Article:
The motivation of this is the same as buying a 485 and a 7104. I do *not* like ringing on steps. As neither Keysight nor Rohde & Schwarz offer scopes which will do what I want even for $20K I decided to do it myself. Marketing wants to claim BW all the way to Nyquist and the unavoidable consequence is ringing on a step. For a decent edge you have to accept 50-70% of Nyquist as the -3dB corner.

I've never programmed an FPGA, but I spent my career in the oil industry doing DSP on general purpose computers. I did have a run in with an FPS-120B attached to an 11/780 once. So I'm familiar with the ugly side of DSP. And 20 years ago I wrote a parallel DSP code to run on an MPI cluster which required close to 2000 hours of work. I wrote *all* of it. So I do understand what I'm taking on.

Have Fun!
Reg


Re: Sanity check- is the TM500 interface spacing .150" or .156"?

 

The JAMMA extenders have been around for a long time. I made one of them myself even though I already had a Tek TM500 extender. The big advantage of the JAMMA extender is its rock bottom price. It will do just fine assuming extenders are something that you use infrequently.

More recently Dan Meeks <dan-meeks@austin.rr.com> created a much more functional (and gorgeous) implementation of the TM500 flexible extender with several useful debugging features that make it more than just an extender. The price for the kit was also rock bottom: $22 + $7 shipping, and they were available through Amazon. Unfortunately they sold out. I bought one and I was very impressed. It quickly became my favorite extender.

You can still see the original Amazon listing to see what it looks like and read about what it can do at this link:
https://www.amazon.com/dp/B078SY3X1H

Dennis Tillman W7PF

-----Original Message-----
From: TekScopes@groups.io [mailto:TekScopes@groups.io] On Behalf Of Alexandre Souza
Sent: Thursday, October 03, 2019 2:26 AM
To: TekScopes@groups.io
Subject: Re: [TekScopes] Sanity check- is the TM500 interface spacing .150" or .156"?

BTW
I did my extender with a JAMMA edge board female connector and a JAMMA edge board used to retrofit older boards (which before JAMMA standard, every single different game had a different pinout/connector) to JAMMA standard

Works well, I have it for decades =)




--
Dennis Tillman W7PF
TekScopes Moderator


Re: Icom IC 720A

tekscopegroup@...
 

Best to first make sure if its actually the display controller chip is where the problem is located before looking at exotic solutions. IMO a one time design, development, debugging and building of an equivalent circuit would be a bit over optimistic of being realistically worth the effort and cost. Maybe if you are the owner of the radio and have enough uC knowledge, and the time and inclination to take that route. I like and appreciate older radios, vintage as they are called now a days by ebay sellers to try and make a killing, but we are not exactly here talking about a one of a kind high value very rare radio either, and worth putting a lot of time and resources into it. Then there is always the chance of a parts donor radio out there.


Re: Icom IC 720A

Alexandre Souza
 

Ah, IC720A, my first love <3

Em 03/10/2019 12:22, tekscopegroup@miwww.com escreveu:
Well I hope its not the display driver chip, as helpful as Icom America parts department always is, of course there is probably minus one chance they would have this part available. Best bet would be a donor radio, or board as you mentioned, even only for a temporary comparison swap. This next idea might be a
In cheap microcontroller days, I see no why the entire frequency counter module cannot be exchanged for a small board with a microcontroller. And VFD driving isn't exactely rocket science.

--
---8<---Corte Aqui---8<---
https://www.tabalabs.com.br
https://tabajara-labs.blogspot.com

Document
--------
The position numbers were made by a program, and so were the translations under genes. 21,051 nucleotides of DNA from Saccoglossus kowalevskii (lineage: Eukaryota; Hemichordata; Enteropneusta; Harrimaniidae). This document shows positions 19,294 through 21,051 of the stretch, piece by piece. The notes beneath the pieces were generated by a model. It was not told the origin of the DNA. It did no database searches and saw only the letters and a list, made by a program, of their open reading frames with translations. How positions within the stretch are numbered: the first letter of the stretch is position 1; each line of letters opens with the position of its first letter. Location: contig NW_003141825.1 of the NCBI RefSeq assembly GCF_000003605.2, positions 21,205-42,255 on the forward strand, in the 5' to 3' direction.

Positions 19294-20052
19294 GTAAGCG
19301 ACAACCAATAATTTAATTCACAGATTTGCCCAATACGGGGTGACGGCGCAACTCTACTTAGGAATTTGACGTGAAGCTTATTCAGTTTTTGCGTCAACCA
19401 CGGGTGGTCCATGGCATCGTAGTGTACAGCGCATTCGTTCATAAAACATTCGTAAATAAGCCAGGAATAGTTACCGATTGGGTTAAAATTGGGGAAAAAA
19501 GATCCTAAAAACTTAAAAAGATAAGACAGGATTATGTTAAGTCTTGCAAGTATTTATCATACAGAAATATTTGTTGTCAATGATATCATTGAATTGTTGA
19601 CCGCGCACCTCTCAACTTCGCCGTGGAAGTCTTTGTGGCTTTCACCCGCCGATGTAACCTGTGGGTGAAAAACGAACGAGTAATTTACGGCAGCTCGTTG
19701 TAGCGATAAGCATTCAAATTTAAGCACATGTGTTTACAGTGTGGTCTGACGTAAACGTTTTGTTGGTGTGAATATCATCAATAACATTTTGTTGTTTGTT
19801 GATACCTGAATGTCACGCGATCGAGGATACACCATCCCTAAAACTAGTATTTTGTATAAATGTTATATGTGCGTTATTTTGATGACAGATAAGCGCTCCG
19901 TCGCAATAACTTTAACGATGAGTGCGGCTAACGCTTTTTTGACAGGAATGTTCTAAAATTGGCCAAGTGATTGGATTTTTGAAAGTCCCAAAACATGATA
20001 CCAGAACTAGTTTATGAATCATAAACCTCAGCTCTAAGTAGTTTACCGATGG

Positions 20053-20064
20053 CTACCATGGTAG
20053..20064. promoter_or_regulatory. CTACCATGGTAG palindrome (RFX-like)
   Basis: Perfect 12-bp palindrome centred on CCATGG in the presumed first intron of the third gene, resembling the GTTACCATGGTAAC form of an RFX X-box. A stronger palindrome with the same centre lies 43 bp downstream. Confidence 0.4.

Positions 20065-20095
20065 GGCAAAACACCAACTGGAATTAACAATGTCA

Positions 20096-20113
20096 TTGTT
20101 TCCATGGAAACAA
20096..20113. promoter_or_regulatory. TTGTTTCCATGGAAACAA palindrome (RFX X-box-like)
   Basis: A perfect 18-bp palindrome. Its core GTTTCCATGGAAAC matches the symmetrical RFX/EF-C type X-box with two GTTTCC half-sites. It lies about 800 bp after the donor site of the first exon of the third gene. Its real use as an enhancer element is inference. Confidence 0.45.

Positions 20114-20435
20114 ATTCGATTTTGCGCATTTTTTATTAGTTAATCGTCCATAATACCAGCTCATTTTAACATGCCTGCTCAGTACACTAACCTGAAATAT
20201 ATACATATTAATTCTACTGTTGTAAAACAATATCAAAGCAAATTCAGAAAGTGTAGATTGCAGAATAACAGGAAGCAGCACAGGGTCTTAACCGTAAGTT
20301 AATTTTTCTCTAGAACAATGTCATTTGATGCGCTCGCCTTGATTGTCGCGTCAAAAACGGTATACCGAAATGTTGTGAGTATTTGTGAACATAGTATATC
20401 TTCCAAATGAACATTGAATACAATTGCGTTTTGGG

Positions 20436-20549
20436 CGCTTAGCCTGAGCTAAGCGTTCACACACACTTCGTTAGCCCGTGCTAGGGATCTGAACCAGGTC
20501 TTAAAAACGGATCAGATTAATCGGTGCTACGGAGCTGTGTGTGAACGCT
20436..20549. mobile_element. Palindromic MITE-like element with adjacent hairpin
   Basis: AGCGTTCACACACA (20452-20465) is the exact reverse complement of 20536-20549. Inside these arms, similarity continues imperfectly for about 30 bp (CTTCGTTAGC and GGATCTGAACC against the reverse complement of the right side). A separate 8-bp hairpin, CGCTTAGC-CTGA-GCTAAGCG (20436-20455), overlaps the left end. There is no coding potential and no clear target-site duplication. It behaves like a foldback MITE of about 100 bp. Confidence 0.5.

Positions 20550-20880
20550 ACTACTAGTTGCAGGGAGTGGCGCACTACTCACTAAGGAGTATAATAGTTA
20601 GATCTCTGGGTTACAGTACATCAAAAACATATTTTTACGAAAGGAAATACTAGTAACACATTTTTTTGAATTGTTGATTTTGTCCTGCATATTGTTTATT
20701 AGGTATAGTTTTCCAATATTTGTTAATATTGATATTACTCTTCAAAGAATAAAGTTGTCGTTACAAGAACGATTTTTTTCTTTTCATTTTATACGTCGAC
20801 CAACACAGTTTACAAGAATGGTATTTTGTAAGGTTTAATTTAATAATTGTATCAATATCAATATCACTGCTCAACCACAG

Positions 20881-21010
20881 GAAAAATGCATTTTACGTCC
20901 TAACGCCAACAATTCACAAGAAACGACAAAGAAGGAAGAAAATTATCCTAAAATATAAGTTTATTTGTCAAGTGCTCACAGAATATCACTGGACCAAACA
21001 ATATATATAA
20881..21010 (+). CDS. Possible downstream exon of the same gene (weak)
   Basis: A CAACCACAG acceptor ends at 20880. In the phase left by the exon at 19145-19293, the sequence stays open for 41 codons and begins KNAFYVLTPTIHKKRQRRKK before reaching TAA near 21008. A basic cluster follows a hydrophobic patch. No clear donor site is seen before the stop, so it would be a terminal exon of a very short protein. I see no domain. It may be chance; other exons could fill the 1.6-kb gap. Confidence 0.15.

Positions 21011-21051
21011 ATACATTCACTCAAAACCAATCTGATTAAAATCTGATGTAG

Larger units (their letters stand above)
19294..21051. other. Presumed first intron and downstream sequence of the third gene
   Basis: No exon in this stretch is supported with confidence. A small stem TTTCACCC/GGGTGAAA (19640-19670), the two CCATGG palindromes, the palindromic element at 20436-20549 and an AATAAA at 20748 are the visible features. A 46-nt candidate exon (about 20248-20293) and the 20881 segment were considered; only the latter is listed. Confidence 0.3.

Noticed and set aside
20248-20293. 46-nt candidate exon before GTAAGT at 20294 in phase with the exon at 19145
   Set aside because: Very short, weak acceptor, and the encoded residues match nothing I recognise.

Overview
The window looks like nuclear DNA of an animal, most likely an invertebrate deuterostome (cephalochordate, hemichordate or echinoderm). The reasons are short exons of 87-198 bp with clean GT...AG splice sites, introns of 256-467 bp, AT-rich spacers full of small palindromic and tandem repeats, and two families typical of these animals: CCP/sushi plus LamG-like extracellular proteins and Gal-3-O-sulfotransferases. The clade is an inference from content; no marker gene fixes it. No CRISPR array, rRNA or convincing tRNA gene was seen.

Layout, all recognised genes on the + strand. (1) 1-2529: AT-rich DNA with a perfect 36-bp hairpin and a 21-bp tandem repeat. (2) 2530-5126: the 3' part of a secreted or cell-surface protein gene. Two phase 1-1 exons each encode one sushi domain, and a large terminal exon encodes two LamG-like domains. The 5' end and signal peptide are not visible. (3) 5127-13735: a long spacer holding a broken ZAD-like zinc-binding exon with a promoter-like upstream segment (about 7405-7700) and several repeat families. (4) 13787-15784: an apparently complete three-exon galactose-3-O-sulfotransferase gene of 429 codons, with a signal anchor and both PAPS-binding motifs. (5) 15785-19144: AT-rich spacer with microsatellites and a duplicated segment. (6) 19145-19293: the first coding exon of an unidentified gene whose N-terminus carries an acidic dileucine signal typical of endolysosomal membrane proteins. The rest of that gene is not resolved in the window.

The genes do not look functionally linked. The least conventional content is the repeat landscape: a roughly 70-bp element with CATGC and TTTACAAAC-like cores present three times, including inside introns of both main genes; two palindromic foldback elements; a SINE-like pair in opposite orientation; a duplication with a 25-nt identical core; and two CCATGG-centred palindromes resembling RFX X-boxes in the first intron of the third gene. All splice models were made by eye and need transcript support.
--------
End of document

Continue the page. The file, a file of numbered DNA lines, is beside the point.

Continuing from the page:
Re: Icom IC 720A

tekscopegroup@...
 

On Wed, Oct 2, 2019 at 12:25 PM, John Stoole wrote:
Thanks Alex for the prompt reply...all the display voltages appear to be fine,
and I do notice as I power OFF the display flashes all it digit's with " 8 "
but as soon as I power ON nothing just a blank screen, I am not expert when it
comes to all these digital circuits, more at hone with the old tubes !!!!
Well I hope its not the display driver chip, as helpful as Icom America parts department always is, of course there is probably minus one chance they would have this part available. Best bet would be a donor radio, or board as you mentioned, even only for a temporary comparison swap. This next idea might be a long shot, specially given that you mentioned that the radio is receiving and transmitting fine, but it might be possible there is some kind of display enable line that shuts down the display if for example a PLL unlock condition is sensed to let the operator know and presumably to prevent operation on random frequencies. Have you verified that the radio is actually on a valid frequency and it is rock solid stable? An unlocked PLL can sometimes still allow the radio to appear to be working specially without a working display where one does not know on what frequency the radio is actually set. That enable line, if it exists at all, is what I would look for next.

Alex


Re: National Instruments GPIB-400

Reginald Beardsley
 

FYI I've decided to commission the design of an OSHW board to plug onto a $3 Arduino Nano with footprints for a BNC, USB B and either a 2x12 0.1" header or a PCB mount Centronics connector. The 2x12 header will allow easily making up custom GPIB cables using ribbon cable and IDC connectors. I made a 2 device adapter using an Uno. Soldering the ribbon cable to the Uno was quite a pain because of the way the cable mapped to the pins. Hence the 2x12 header.

The BNC is for a strobe signal for the 34401A and similar and the USB B to provide a more robust connector than the mini USB on the Nano.

A later version will use the Mega 256 with relays, T&H, RTC, etc.

My intent is to make OSSW/OSHW GPIB-USB-HS adapters available for <$10 without the need to find old GPIB cables.

The chap I'm having do the board is pretty busy with a couple of other projects, so it may be a while before the board design gets posted online.

The Nano will handle 10-12 GPIB devices as the 328P operates at 5V and can source or sink 40 mA per pin. At $3 + connectors for a GPIB-USB-HS adapter, the ATMEGA 328P deserves more respect than I had been giving it. They make great glue for old TTL interfaces. Most other MCUs won't drive TTL loads. Interestingly, the Nano is cheaper than a single IDC Centronics connector.